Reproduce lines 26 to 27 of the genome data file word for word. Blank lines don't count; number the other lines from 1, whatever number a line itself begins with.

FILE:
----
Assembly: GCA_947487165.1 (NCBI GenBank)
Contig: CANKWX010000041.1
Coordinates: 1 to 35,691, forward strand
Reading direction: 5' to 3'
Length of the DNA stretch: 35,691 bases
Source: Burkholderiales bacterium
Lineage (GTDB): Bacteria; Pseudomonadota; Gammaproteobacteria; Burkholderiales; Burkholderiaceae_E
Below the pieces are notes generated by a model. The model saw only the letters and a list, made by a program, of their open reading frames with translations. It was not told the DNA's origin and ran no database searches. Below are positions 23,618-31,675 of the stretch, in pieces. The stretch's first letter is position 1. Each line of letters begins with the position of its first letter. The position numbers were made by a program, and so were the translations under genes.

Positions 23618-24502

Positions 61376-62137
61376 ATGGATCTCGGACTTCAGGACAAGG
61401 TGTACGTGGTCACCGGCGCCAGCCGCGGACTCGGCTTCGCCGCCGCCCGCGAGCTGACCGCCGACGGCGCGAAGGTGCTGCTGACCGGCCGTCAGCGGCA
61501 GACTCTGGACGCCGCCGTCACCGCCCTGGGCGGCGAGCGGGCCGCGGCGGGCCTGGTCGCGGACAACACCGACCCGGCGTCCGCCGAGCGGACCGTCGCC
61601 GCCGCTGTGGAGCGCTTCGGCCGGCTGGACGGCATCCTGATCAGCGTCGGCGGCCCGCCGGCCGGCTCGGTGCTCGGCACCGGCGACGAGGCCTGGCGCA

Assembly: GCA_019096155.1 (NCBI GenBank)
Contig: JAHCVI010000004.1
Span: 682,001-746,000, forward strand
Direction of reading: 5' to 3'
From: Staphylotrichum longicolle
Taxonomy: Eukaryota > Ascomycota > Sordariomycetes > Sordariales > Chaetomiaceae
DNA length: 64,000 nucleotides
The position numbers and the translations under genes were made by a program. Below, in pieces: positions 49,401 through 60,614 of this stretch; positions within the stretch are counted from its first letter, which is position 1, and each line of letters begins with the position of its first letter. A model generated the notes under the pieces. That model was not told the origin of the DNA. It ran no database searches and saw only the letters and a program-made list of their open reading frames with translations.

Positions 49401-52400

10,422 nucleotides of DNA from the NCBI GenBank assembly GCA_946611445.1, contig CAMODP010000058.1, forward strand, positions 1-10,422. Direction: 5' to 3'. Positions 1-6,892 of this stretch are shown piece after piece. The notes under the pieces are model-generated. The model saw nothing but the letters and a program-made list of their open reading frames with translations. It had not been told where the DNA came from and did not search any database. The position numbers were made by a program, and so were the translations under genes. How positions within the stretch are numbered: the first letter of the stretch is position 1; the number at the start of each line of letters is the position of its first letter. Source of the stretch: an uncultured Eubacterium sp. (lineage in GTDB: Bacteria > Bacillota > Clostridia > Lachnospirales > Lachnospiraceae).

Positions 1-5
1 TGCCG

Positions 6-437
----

1 TGCCG

Positions 6-437